124. Miss Wilhams
  125. Mrs. M. A. Willis
  126. Mr. W. G. Wright
  127. Miss L. Yarmovsky
  128. Mr. Zelaya
  129. Mrs. Zelaya

Second Cabin Additional

  1. Mr. A. Attwater
  2. Mrs. E. Bisutti
  3. Miss E. Bisutti
  4. Mr. W. Bergman
  5. Mr. J. Bergman
  6. Miss F. Baird
  7. Mrs. A. Chrodian
  8. Miss A. Chrodian
  9. Mr. A. Cory
  10. Mr. H. Carmichael
  11. Miss A. Davis
  12. Dr. L. S. Fuller
  13. Mr. J. Greisler
  14. Mr. I. Gersten
  15. Mr. G. Herz
  16. Mr. J. Hudek
  17. Mr. J. Jackson
  18. Mr. K. Kaprelian
  19. Miss K. Kahn
  20. Mr. J. Kamas
  21. Mrs. J. Kamas
  22. Miss M. Kalman
  23. Mr. J. Karpis
  24. Mr. F. Lep
  25. Mr. J. Lester
  26. Mrs. J. Lester
  27. Mr. M. Matzko
  28. Miss A. Moravec
  29. Mr. R. Nakamura
  30. Miss R. Peacock
  31. Mr. C. Ryzyk
  32. Mrs. M. Ryzyk
  33. Master J. Ryzyk
  34. Mr. G. Ringham
  35. Mr. M. Raison
  36. Mr. W. Ridley
  37. Mr. T. Roundtree
  38. Mr. G. Sciaroni
  39. Mrs. D. Sciaroni
  40. Miss N. Sciaroni
  41. Miss A. Sciaroni
  42. Mr. W. Strittmatter
  43. Miss G. Schramm
  44. Mr. H. Segal
  45. Mr. A. Teucholz
  46. Mr. I. Usiskin
  47. Mr. C. Westerbcck
  48. Mrs. D. Whiting
  49. Miss K. Zimmerman

ENTERED TWICE ON LIST

  1. Mr. M. Bleiweiss     
  2. Mrs. Bleiweiss        
  3. Mr. J. Cohen
  4. Mr. P. Chmidt         
  5. Mr. L. Kazebekoff   
  6. Mr. H. Lasswell
  7. Mr. C. Leiman
  8. Mrs. C. Leiman
  9. Mrs. Marchant
  10. Mr. Mitjaeff
  11. Mr. P. Popoff
  12. Mr. K. Postojalkoff
  13. Mr. J. Skorospeskin

NOT ON BOARD

  1. Mr. F. Knight
  2. Mrs. Knight  
  3. Mr. O. Palgis
  4. Mrs. A. Robl
  5. Mr. G. Samaras
  6. Mrs. T. Samaras
  7. Mr. R. Waitamura

ERRATA

  • Mr. J. Hondek should read Mr. J. Houdek
  • Mr. P. Podoff should read Mr. P. Popoff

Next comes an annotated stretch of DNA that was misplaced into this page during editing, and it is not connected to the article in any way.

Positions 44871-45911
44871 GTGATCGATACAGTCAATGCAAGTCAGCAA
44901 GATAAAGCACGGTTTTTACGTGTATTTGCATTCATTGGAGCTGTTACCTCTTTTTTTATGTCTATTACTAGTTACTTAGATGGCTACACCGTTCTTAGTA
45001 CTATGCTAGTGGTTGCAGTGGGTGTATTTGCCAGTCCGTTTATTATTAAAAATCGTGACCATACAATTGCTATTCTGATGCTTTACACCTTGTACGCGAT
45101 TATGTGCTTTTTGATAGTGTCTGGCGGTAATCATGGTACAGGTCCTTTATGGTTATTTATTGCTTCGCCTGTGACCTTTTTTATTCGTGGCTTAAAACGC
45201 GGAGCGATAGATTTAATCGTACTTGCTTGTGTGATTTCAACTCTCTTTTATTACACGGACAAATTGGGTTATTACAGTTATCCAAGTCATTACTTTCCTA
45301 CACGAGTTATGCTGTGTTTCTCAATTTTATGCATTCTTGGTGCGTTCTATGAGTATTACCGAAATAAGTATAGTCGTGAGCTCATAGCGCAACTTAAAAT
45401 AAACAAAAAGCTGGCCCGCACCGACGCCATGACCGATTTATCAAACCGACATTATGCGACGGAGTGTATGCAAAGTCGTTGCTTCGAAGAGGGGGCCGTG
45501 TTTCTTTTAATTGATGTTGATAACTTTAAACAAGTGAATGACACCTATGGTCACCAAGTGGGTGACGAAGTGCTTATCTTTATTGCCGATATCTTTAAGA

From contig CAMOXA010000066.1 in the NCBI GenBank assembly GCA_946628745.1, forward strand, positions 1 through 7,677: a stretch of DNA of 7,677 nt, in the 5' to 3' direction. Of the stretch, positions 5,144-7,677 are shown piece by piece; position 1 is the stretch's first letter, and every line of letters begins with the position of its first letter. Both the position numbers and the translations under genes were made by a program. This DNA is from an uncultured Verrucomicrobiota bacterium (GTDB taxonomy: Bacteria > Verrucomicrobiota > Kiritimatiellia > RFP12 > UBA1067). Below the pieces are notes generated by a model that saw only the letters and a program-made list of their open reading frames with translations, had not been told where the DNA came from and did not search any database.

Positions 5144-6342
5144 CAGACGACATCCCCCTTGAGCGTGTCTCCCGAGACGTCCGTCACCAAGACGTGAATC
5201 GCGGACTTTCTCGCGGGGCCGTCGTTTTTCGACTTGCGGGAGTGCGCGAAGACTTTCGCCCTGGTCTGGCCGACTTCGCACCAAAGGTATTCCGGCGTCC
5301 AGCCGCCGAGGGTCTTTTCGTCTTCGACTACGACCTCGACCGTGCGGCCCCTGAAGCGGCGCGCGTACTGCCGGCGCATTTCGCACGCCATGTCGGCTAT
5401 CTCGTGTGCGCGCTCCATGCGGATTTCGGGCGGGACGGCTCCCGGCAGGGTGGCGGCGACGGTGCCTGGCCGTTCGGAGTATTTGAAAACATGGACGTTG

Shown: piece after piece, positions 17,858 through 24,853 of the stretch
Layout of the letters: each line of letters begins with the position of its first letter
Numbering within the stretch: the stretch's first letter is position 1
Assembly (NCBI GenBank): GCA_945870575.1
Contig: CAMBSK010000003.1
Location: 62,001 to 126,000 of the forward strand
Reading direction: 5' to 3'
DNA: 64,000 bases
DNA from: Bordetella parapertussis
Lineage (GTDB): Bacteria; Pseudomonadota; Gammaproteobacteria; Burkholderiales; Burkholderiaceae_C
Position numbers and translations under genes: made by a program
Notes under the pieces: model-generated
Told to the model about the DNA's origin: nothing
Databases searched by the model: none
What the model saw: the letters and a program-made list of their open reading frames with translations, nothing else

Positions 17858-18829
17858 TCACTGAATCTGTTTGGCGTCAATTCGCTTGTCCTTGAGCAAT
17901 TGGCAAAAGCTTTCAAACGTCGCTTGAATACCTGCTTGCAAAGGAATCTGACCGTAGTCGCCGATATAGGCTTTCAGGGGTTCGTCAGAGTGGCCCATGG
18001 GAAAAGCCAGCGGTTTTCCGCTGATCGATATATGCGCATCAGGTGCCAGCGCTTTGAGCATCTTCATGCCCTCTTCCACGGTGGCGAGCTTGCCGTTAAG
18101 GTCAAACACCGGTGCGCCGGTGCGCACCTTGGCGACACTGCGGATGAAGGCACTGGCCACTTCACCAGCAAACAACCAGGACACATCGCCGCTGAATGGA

• Mr. J. Skorospechian should read Mr. J. Skorospechkin
  • Mr. W. Volmer should read Mr. W. Vollmer

TOTAL: 278

Passengers Embarking at Cherbourg

  1. Mrs. S. Atanasovic
  2. Master G. Atanasovic
  3. Mr. P. Anderson
  4. Mr. Sam Brost
  5. Mr. C. D. Bekiaris
  6. Mr. M. D. Bebis
  7. Mrs. P. Bebis
  8. Mr. C. Bagdasar
  9. Miss R. Bradley
  10. Mr. M. Bleiweiss
  11. Mrs. N. Bleiweiss
  12. Mr. P. Chmidt
  13. Mr. E. Christen
  14. Mrs. M. Christen
  15. Mr. James Candos
  16. Mrs. R. Chomska
  17. Miss S. Chomska
  18.  Miss M. Chomska
  19. Mr. G. Constas
  20. Mrs. Anna Doetsch
  21. Mr. E. Debs
  22. Mrs. M. A. Duerr
  23. Mr. M. Esty
  24. Miss S. Evensen
  25. Mr. J. Kirstenberg
  26. Miss Winifred Fisher
  27. Mrs. T. Fenifter
  28. Mr. P. Fabijanic
  29. Mr. H. Gordon
  30. Mr. J. Grohotolsky
  31. Miss M. Ginn
  32. Miss E. Ginn
  33. Miss J. Ginn
  34. Mr. A. Gross
  35. Mrs. C. Gaudl
  36. Mrs. M. Haner
  37. Miss R. M. F. Haner
  38. Mr. J. Hirsch
  39. Mr. J. Hondek
  40. Mrs. M. Halustakova
  41. Miss M. Halustakova
  42. Mr. Herman Ismav
  43. Mr. K. Janieki
  44. Miss N. Johansen
  45. Mr. H. Kornbluth
  46. Mr. P. J. Kyar
  47. Mrs. E. W. Kyar
  48. Mr. M. Kovarscv
  49. Mr. A. Kheifetz
  50. Mr. I. Kazbecoff
  51. Mr. W. Kemlik
  52. Mr. J. Klager
  53. Mrs. V. Korvcanska
  54. Master J. Korvcanska
  55. Miss M. Korvcanska
  56. Mr. L. Kahn
  57. Mr. M. Lourie
  58. Mr. H. D. Lasswell
  59. Mr. C. Leiman
  60. Mrs. R. H. Leiman
  61. Mr. A. Mach
  62. Mr. H. Meyer
  63. Mrs. C. Meyer
  64. Mr. R. Meyer
  65. Mr. M. Maximenko
  66. Mr. M. Mitaeff
  67. Mr. H. Michaels
  68. Mr. T. Melchior
  69. Mr. C. M. Moschos
  70. Mrs. C. M. Moschos
  71. Mrs. H. Mategorin
  72. Miss H. Mategorin
  73. Infant Mategorin
  74. Miss L. Nixdorf
  75. Mr. A. Ofseyer
  76. Mr. L. Ofseyer
  77. Mr. N. Pappas
  78. Mrs. M. Purdy
  79. Mr. C. Psimara
  80. Mr. N. Parovic
  81. Mrs. K. Parovic
  82. Miss M. Parovic